Nate Zamost took that week off school. We wondered what he did those long days other than the funeral, which didn’t take more than a few hours. The Zamosts lived in one of those houses just across the fence from Foley’s Pond. Nate’s sister, Barbara—they called her Babs—slid under the chain-link and waddled down to the water. This was in 1983. She was two and a half. 

The day Nate came back to school, we refrained from playing Kill the Guy with the Ball at recess. We stood around in a ragged circle on the edge of the basketball court and spoke to each other in polite murmurs. We were a group of guys in junior high who hung out together. It wasn’t like we weren’t capable of understanding. Some of us even had sisters. But instinctively we seemed to get it that our role was not to understand or even to console but, in the spirit of funerals, to act. So we stood there and looked at our shoes and kicked at loose asphalt. Nate went along with it. He played chief mourner by nodding his head slowly. I remember Stu Rothstein finally trying to say something. 

“Look, it’s not like it’s your fault,” Stu said. “I mean how could you have known she knew how to slide under the fence?”

Nate looked up from his shoes.

“I taught her.” 

What could anybody say to that? Stu took a stab. He’d always been ­decent like that.

“Well, it’s not like you told her to do it when you weren’t looking.” 

“I didn’t?”

Stu didn’t say anything after that. Nobody else did, either. We let Nate’s question hang there, and to this day I don’t know whether he meant it or whether, out of grief, he was assuming even more guilt than he needed to. Like Stu Rothstein, Nate Zamost was a gentle guy. During Kill the Guy with the Ball, he never went for your head; he’d always go for your ankles and take you down easy. It was the rest of us who were more interested in blood than the ball itself. But who’s to say what goes on behind closed doors, between siblings? Nate, like all of us, was thirteen that year. His parents went out for a couple of hours and left him in charge of his little sister. 

Remembering it all now, what comes to me most vividly is my private ­anger toward Nate. Foley’s Pond had always been a secret place and now everybody in town knew all about it. It was wedged inside a small patch of woods, between where Bob-O-Link Avenue ended and the public golf course began. The pond was said to have been created by runoff from the golf course, that it was nothing but a cesspool of chemicals. Proof of this theory was embodied by the large, corrugated drainpipe that hung out over the edge of the pond. Whatever it was that flowed from it didn’t look like water. Once, Ross Berger dove into Foley’s and came up with green hair and leeches on his thighs. Someone shouted, “The sludge supports life!” We all jumped in. It was like swimming in crude oil. A fantastic place, Foley’s—scragged, infested, overgrown, and gloomed long before Nate Zamost’s sister wrecked it. How many mob hits, feet tied to bricks, bobbed and swayed at the bottom of that fetid swamp? All the missing kids in Chicago, milk-carton phantom faces, all, all were dumped into Foley’s.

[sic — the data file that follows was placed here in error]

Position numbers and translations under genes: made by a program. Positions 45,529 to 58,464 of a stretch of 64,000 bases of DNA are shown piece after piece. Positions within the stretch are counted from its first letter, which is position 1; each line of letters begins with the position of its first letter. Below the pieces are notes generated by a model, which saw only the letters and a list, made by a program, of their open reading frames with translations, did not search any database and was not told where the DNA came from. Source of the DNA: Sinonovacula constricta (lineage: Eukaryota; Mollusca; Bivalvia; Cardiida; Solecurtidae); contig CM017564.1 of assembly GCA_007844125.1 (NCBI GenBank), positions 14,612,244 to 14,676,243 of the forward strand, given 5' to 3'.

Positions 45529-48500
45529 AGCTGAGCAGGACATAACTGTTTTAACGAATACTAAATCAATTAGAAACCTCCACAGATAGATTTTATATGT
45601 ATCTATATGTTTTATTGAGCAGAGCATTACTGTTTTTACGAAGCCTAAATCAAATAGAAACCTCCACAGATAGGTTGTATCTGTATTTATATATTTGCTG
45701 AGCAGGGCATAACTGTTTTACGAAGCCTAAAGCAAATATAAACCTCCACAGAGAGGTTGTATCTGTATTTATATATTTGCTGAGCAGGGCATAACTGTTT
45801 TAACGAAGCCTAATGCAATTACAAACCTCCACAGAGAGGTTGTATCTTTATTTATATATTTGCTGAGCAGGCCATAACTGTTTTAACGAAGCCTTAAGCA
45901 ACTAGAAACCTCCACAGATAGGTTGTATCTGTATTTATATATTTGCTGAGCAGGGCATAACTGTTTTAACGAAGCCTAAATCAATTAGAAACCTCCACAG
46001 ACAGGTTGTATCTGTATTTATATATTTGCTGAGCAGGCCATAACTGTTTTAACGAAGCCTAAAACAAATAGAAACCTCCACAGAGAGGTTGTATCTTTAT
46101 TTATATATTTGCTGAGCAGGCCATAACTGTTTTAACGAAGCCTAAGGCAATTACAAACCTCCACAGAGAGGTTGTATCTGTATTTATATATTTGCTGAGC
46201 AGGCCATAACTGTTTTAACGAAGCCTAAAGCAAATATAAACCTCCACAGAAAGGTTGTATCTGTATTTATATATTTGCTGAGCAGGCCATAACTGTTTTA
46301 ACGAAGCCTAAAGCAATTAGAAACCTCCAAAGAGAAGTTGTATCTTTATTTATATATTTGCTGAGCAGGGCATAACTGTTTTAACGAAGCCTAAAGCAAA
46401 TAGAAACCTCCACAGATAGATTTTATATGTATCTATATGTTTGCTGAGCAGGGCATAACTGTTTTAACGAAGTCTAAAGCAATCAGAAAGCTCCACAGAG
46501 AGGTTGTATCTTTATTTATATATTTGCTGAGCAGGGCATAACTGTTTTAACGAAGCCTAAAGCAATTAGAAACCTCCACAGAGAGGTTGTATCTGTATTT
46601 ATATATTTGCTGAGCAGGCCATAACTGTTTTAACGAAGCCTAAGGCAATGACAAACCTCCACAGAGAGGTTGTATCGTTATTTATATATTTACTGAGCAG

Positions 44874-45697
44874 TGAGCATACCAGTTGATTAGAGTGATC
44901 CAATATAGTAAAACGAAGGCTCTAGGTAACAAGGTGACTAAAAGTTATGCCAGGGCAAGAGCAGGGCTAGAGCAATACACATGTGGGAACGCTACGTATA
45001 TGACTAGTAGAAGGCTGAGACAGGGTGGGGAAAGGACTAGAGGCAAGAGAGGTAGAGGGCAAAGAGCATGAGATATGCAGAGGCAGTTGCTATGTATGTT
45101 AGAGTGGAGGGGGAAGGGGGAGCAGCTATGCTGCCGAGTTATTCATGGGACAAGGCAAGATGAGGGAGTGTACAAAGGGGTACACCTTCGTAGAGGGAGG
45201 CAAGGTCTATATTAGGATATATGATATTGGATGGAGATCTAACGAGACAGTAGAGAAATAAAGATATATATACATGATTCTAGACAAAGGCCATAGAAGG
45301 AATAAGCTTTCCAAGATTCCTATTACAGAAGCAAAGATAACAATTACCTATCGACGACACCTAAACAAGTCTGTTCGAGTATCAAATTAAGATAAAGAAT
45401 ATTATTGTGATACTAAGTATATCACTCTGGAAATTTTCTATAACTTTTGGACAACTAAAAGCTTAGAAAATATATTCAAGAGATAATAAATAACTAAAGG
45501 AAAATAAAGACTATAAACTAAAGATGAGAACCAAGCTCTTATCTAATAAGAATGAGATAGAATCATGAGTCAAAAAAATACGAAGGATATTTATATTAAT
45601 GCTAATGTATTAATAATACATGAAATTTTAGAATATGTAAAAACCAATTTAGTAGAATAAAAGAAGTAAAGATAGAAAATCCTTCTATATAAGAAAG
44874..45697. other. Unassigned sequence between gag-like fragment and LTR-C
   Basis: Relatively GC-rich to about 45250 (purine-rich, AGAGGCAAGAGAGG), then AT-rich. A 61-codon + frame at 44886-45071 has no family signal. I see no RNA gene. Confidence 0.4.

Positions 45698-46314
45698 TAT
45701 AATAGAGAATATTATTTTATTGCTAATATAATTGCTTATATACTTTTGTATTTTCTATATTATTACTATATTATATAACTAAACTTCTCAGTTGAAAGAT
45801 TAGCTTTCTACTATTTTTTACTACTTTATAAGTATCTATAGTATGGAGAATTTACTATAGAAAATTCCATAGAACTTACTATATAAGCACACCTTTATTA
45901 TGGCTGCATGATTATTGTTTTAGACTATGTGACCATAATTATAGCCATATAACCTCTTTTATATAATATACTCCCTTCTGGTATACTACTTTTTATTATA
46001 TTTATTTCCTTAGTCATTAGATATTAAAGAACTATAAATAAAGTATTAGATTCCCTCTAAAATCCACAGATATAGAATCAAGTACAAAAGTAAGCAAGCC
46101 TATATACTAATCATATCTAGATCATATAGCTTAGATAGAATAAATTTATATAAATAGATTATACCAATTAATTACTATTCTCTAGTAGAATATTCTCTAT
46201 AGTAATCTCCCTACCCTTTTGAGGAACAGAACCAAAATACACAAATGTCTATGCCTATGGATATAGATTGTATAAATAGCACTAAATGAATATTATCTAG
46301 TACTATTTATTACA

After school we’d go down there and talk down the waterlogged afternoons. There is something overripe about spring in the Midwest, the wet and green world, the ground itself rotten, oozing, dripping. Foley’s was protected by a canopy of trees. The sun only crept through in speckles. There was nothing beautiful about that pond, even in April, except that it was ours. Foley’s in the rain, the rain smacking the leaves, how hidden we were, talking and talking and talking about God only knows what. Had we been a little older we may have drunk beers or smoked dope or brought girls so they could scream about not wanting to go anywhere near that disgusting water. We were thirteen and conspiratorial and what was said is now out of reach, as it should be. 

It took them eleven hours to find her. Foley’s was a lot deeper than anybody had thought. The fire department’s charts turned out to be ­inaccurate. Police divers had to come up from Chicago. And something else that by now most people may have forgotten and newcomers would have no way of knowing. When they laid Babs on the grass in the dark, Nate Zamost’s mother refused to acknowledge that the mottle of bloated flesh lit up by high-powered flashlights was her daughter, anybody’s daughter. Mrs. Zamost didn’t know Foley’s. Ross Berger was down there twelve seconds, and he came up looking like an alien. She wouldn’t even touch it. I was there, just outside the ring of lights. Mrs. Zamost didn’t scream, just shook her head, and stepped backward into the dark. 

Foley’s is a real park now. The Park District manicured it. The trees have been trimmed. There’s a wide, wood-chip path off Bob-O-Link that leads right to it. And they’ve installed tall bird feeders, long poles topped with small yellow houses.